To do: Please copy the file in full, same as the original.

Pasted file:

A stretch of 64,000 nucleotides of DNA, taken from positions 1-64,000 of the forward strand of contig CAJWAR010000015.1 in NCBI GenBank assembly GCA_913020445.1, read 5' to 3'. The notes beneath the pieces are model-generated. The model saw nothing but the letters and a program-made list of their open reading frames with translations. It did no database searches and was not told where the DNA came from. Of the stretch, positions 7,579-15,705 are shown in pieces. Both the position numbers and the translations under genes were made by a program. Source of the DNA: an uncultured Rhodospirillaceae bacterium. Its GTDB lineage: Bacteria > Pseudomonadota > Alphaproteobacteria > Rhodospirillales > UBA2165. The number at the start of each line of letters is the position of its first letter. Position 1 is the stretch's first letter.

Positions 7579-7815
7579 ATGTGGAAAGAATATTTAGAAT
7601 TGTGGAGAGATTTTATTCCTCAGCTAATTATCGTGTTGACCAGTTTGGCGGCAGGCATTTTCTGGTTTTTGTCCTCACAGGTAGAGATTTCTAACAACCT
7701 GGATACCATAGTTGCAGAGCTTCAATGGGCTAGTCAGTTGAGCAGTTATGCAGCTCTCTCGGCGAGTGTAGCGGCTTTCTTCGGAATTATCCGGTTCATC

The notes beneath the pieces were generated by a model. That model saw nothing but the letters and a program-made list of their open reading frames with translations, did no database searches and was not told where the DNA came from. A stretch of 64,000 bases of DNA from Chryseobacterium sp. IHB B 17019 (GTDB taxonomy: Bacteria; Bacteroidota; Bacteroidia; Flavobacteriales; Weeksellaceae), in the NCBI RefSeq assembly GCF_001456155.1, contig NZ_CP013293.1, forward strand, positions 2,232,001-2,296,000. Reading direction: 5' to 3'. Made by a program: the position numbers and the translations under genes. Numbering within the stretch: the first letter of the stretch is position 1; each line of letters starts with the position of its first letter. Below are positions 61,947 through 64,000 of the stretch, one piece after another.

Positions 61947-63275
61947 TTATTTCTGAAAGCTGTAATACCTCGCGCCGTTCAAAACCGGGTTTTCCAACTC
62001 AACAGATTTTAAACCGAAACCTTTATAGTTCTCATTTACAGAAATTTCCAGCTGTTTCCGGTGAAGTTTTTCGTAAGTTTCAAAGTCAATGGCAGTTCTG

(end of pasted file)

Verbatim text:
A stretch of 64,000 nucleotides of DNA, taken from positions 1-64,000 of the forward strand of contig CAJWAR010000015.1 in NCBI GenBank assembly GCA_913020445.1, read 5' to 3'. The notes beneath the pieces are model-generated. The model saw nothing but the letters and a program-made list of their open reading frames with translations. It did no database searches and was not told where the DNA came from. Of the stretch, positions 7,579-15,705 are shown in pieces. Both the position numbers and the translations under genes were made by a program. Source of the DNA: an uncultured Rhodospirillaceae bacterium. Its GTDB lineage: Bacteria > Pseudomonadota > Alphaproteobacteria > Rhodospirillales > UBA2165. The number at the start of each line of letters is the position of its first letter. Position 1 is the stretch's first letter.

Positions 7579-7815
7579 ATGTGGAAAGAATATTTAGAAT
7601 TGTGGAGAGATTTTATTCCTCAGCTAATTATCGTGTTGACCAGTTTGGCGGCAGGCATTTTCTGGTTTTTGTCCTCACAGGTAGAGATTTCTAACAACCT
7701 GGATACCATAGTTGCAGAGCTTCAATGGGCTAGTCAGTTGAGCAGTTATGCAGCTCTCTCGGCGAGTGTAGCGGCTTTCTTCGGAATTATCCGGTTCATC

The notes beneath the pieces were generated by a model. That model saw nothing but the letters and a program-made list of their open reading frames with translations, did no database searches and was not told where the DNA came from. A stretch of 64,000 bases of DNA from Chryseobacterium sp. IHB B 17019 (GTDB taxonomy: Bacteria; Bacteroidota; Bacteroidia; Flavobacteriales; Weeksellaceae), in the NCBI RefSeq assembly GCF_001456155.1, contig NZ_CP013293.1, forward strand, positions 2,232,001-2,296,000. Reading direction: 5' to 3'. Made by a program: the position numbers and the translations under genes. Numbering within the stretch: the first letter of the stretch is position 1; each line of letters starts with the position of its first letter. Below are positions 61,947 through 64,000 of the stretch, one piece after another.

Positions 61947-63275
61947 TTATTTCTGAAAGCTGTAATACCTCGCGCCGTTCAAAACCGGGTTTTCCAACTC
62001 AACAGATTTTAAACCGAAACCTTTATAGTTCTCATTTACAGAAATTTCCAGCTGTTTCCGGTGAAGTTTTTCGTAAGTTTCAAAGTCAATGGCAGTTCTG